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Comey’s Memoir Offers Visceral Details on a President ‘Untethered to Truth’

WASHINGTON — Donald Trump asked Director James Comey of the FBI to investigate and knock down a lurid but unverified report that placed Trump years earlier in a Moscow hotel suite with prostitutes, explaining to Comey that the fantastic story was untrue and was painful and distressing to his wife, Melania Trump.

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, New York Times

WASHINGTON — Donald Trump asked Director James Comey of the FBI to investigate and knock down a lurid but unverified report that placed Trump years earlier in a Moscow hotel suite with prostitutes, explaining to Comey that the fantastic story was untrue and was painful and distressing to his wife, Melania Trump.

Comey describes two January 2017 conversations between himself and Trump in “A Higher Loyalty: Truth, Lies and Leadership,” Comey’s new memoir, which is set to be released Tuesday. The New York Times acquired a copy of the book before its release, and accounts of the exchange appeared in reports by several other news organizations Thursday evening.

By Comey’s accounts, Trump, then the president-elect, disputed the so-called Steele dossier, a document compiled by a former British intelligence officer that detailed an allegation in which Trump watched prostitutes urinate on each other. Comey writes that Trump insisted that “there’s no way I would let people pee on each other around me” in part because he is a self-professed germophobe. “No way.”

Four months later, Trump abruptly fired Comey, setting in motion a cascade of political and legal consequences that led directly to the appointment of Robert Mueller as special counsel overseeing the federal investigation into Russian interference in the 2016 election. Comey and Trump have been engaged in a verbal war with each other, often on Twitter, since then.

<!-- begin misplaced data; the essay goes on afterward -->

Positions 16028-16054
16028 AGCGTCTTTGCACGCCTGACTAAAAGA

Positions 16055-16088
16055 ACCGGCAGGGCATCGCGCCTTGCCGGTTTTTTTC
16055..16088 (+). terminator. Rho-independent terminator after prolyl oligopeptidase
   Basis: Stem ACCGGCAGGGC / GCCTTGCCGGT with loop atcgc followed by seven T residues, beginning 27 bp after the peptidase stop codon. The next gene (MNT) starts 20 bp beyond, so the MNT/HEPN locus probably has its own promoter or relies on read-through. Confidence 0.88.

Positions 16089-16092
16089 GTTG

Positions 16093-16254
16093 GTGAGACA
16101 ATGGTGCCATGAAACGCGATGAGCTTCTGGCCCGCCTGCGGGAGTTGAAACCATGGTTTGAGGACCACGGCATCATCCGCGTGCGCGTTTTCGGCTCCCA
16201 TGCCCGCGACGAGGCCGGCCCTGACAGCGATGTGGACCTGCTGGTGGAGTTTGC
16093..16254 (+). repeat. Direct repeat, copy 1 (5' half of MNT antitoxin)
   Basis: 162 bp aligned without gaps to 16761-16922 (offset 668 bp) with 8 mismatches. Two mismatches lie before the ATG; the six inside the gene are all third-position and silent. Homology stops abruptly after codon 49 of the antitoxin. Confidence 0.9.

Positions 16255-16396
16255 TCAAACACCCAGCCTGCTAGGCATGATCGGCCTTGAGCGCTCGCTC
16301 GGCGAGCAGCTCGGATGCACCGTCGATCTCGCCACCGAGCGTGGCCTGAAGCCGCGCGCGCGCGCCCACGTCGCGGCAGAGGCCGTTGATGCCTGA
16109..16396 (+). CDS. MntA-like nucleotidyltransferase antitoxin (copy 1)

The 304-page memoir by Comey is the only firsthand, insider account to emerge so far by a former Trump official describing what it was like to work in the chaotic early days of the administration. In it, Comey, a veteran law enforcement agent, writes unsparingly about Trump, calling him a tempestuous president whose connection to honesty was tenuous at best.

“This president is unethical, and untethered to truth and institutional values,” Comey writes in the book, saying his service to Trump recalled for him the days when he investigated the mob in New York. “The silent circle of assent. The boss in complete control. The loyalty oaths. The us-versus-them worldview. The lying about all things, large and small, in service to some code of loyalty that put the organization above morality and above the truth.”

With the book’s release set for next week, Comey is planning a media blitz, beginning with an intensely hyped interview with ABC News that is set to air Sunday night. Republican allies of Trump’s have already set in motion a counteroffensive, creating a “Lyin’ Comey” website aimed at discrediting the former FBI chief.

Comey’s book does not include dramatic new revelations about the Russia investigation itself, which is continuing. But Comey does not pull punches as he provides rigorous detail — pulled from his contemporaneous notes — about his charged interactions with Trump during the transition and in the White House. Laced with excruciating detail, Comey — who is 6 feet 8 inches tall — describes meeting Trump for the first time, noting that the soon-to-be-president, at 6 feet 3 inches tall, appeared shorter than he had assumed.

“His face appeared slightly orange, with bright white half-moons under his eyes where I assumed he placed small tanning goggles,” Comey writes of his impressions during that first in-person session. He said Trump had “impressively coifed, bright blond hair, which upon close inspection looked to be all his.”

The book also serves as a platform for Comey to once again defend his handling of the Hillary Clinton email investigation and the decisions that for a time made him one of the most despised figures among political liberals and other supporters of Clinton.